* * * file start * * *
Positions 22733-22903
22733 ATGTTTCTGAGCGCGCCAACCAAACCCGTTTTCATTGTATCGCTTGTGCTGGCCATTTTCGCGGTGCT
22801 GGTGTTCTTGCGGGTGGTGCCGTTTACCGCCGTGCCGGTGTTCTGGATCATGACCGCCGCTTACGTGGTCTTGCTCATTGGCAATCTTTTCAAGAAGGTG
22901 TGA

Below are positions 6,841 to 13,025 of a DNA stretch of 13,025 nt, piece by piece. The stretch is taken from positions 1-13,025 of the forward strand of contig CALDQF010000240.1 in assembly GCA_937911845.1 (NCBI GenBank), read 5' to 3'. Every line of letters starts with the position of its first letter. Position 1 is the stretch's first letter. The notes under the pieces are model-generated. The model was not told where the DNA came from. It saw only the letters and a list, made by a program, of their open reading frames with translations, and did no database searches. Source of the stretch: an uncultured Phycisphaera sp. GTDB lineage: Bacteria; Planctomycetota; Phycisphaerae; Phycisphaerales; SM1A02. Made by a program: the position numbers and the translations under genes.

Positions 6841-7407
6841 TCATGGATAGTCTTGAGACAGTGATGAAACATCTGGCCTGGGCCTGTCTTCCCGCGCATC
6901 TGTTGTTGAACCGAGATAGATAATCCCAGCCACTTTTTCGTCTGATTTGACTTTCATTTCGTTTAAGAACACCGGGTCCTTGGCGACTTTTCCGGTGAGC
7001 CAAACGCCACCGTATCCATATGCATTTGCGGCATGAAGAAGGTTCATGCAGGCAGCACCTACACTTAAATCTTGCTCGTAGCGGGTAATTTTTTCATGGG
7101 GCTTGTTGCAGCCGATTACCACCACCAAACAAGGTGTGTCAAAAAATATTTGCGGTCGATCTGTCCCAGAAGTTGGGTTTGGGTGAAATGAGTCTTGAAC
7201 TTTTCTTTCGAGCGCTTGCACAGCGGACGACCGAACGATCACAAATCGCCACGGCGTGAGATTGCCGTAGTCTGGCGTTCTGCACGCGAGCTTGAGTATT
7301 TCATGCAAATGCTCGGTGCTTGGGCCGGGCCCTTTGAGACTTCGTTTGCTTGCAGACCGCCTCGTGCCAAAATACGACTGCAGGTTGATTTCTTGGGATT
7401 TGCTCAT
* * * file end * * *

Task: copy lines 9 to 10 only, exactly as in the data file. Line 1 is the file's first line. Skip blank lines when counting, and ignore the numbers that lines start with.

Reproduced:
7001 CAAACGCCACCGTATCCATATGCATTTGCGGCATGAAGAAGGTTCATGCAGGCAGCACCTACACTTAAATCTTGCTCGTAGCGGGTAATTTTTTCATGGG
7101 GCTTGTTGCAGCCGATTACCACCACCAAACAAGGTGTGTCAAAAAATATTTGCGGTCGATCTGTCCCAGAAGTTGGGTTTGGGTGAAATGAGTCTTGAAC